The pain in falling land prices
The US housing market is a living hell. Homeowners are being boiled alive.
The price of land was bid up to staggering multiples of incomes, until it no longer made sense to buy a house. And then the trend turned, hard and fast.
One in five US mortgages is ‘underwater’: the property is worth less than the loan it supports. The homeowner finds they have no equity. They see similar homes selling for less than they paid – much less. Their mortgage repayments are many times larger than the cost of renting a similar property.
But they are stuck. They cannot sell because they owe more than they own and would be bankrupt. Meanwhile, mortgage repayments swallow their incomes – a financial commitment that no longer makes any sense.
The Case-Shiller index shows the US housing market is still only halfway back to its long term trend. Prices must fall further.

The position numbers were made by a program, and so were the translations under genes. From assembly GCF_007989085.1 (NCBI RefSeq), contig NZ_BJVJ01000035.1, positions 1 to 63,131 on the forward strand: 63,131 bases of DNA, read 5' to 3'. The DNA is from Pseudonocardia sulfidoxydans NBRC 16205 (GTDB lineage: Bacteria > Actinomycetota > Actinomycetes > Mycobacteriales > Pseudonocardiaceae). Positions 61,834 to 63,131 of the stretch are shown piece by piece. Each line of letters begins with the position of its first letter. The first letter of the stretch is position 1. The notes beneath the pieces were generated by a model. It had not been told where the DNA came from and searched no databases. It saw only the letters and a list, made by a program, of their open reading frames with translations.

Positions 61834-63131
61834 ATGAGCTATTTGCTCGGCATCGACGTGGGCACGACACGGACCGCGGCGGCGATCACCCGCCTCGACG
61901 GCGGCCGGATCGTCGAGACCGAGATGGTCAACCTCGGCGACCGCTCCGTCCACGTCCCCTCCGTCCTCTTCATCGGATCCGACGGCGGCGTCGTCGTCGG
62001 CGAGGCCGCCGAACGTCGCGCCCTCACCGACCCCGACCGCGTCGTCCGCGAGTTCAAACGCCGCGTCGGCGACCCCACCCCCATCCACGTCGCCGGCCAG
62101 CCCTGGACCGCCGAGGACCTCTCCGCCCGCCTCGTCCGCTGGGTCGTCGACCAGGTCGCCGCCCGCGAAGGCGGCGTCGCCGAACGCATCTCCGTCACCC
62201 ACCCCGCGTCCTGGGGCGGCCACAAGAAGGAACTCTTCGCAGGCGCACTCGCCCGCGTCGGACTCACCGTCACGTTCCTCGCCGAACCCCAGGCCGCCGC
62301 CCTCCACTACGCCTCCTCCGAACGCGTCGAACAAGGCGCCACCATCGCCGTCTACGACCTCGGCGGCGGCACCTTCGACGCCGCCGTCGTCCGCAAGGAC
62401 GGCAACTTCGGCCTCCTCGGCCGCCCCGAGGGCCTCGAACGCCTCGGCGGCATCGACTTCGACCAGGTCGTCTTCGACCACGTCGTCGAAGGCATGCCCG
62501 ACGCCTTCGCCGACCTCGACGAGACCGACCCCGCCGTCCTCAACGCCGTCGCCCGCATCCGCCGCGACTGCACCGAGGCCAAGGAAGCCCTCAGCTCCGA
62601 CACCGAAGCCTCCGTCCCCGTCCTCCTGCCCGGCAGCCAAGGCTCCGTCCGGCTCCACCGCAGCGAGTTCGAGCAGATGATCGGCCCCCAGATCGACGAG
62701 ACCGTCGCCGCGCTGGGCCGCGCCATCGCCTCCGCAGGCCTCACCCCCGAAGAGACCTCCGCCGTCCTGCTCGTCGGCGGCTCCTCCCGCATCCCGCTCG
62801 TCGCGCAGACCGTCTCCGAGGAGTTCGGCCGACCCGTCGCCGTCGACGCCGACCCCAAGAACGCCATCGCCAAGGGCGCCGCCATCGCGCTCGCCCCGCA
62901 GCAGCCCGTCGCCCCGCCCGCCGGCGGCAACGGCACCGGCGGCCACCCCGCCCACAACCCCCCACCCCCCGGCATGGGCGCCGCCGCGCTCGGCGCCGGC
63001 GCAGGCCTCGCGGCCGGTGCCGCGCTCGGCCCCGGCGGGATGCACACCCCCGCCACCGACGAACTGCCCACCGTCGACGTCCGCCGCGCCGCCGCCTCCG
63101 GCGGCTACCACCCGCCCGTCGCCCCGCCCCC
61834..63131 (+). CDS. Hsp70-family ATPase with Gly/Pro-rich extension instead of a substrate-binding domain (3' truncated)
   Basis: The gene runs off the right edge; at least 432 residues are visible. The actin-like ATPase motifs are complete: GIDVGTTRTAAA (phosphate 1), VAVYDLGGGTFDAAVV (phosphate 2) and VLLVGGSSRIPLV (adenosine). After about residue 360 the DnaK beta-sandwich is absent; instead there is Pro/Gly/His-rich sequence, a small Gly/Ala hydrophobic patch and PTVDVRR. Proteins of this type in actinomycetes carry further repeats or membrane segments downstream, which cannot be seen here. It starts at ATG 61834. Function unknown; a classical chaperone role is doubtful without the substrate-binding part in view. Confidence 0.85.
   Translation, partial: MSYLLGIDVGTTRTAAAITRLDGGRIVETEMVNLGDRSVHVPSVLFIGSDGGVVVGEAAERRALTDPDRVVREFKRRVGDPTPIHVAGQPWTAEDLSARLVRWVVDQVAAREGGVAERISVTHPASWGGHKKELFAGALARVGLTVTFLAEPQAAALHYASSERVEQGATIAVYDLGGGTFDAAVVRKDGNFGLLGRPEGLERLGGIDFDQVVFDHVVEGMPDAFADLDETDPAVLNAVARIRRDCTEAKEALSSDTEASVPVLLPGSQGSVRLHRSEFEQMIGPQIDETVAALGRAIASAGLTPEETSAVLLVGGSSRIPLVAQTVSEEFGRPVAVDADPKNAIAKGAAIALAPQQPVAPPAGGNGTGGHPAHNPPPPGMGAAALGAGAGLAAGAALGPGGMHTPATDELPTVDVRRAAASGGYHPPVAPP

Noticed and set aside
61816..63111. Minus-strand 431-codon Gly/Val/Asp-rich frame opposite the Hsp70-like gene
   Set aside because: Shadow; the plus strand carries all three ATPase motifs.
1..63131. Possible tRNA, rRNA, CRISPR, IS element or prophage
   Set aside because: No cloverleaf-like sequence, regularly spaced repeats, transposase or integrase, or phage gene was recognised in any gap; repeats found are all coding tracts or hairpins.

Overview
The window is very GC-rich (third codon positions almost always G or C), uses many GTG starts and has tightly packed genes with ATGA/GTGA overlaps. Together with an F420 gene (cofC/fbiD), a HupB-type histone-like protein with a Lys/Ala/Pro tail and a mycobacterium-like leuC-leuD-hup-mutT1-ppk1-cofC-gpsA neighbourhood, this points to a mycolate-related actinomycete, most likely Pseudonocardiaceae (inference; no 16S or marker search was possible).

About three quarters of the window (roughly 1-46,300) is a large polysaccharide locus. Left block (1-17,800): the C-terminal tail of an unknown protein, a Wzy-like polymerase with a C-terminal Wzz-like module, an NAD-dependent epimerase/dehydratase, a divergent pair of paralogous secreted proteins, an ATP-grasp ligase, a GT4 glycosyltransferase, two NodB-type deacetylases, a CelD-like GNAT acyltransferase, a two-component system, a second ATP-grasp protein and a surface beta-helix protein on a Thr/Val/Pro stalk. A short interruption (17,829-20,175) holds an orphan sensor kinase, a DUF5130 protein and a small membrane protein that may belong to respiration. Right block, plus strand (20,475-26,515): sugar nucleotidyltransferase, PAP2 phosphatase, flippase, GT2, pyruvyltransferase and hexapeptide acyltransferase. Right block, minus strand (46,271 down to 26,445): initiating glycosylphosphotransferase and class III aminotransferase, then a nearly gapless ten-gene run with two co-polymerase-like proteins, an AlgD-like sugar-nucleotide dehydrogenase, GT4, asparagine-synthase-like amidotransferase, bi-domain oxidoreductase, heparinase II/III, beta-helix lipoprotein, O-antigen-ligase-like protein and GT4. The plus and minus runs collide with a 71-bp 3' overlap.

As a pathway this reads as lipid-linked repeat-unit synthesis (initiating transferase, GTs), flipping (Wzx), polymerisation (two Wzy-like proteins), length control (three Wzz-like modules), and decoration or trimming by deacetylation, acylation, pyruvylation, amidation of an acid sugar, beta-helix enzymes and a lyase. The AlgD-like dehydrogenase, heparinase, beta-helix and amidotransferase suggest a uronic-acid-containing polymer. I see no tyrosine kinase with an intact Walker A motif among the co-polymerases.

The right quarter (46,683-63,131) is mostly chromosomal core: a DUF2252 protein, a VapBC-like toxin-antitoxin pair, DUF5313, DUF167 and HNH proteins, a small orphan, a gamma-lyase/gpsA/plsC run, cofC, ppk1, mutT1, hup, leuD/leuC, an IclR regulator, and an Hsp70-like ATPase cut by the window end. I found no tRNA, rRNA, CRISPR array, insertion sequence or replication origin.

With falling prices, the number of people in this dire predicament can only grow.
The pain of negative equity is shared by the banks. If the homeowner surrenders, the bank is left with a property worth less than the loan they extended. These losses are already huge.
If only their problems ended there! Financiers are finding it difficult to prove to the US courts exactly who has the right to foreclose on failed mortgages. Quite reasonably, courts require lenders to show ‘chain of title’: when, where and how they came to own the loan. After all, they are being asked to evict property owners.
In the hyperactive years before the bubble burst, documentation was poor. Brokers would leave critical parts of application forms blank; borrowers lied about their incomes and assets. The brokers didn’t care – they were immediately selling the mortgage.
Linking papers were deliberately destroyed to prevent tracing back through the ownership chain to look for earlier fraud and to see what promises had been made about the quality of the loans.
The Massachusetts Supreme Court has just affirmed the decision of a lower court to void two mortgages and hand the properties to the borrowers because the banks could not prove they owned the loans.
Don’t count on this as an escape clause in Australia. Our banks have watched this case with much interest. Their documents will be impeccable when they foreclose on your home.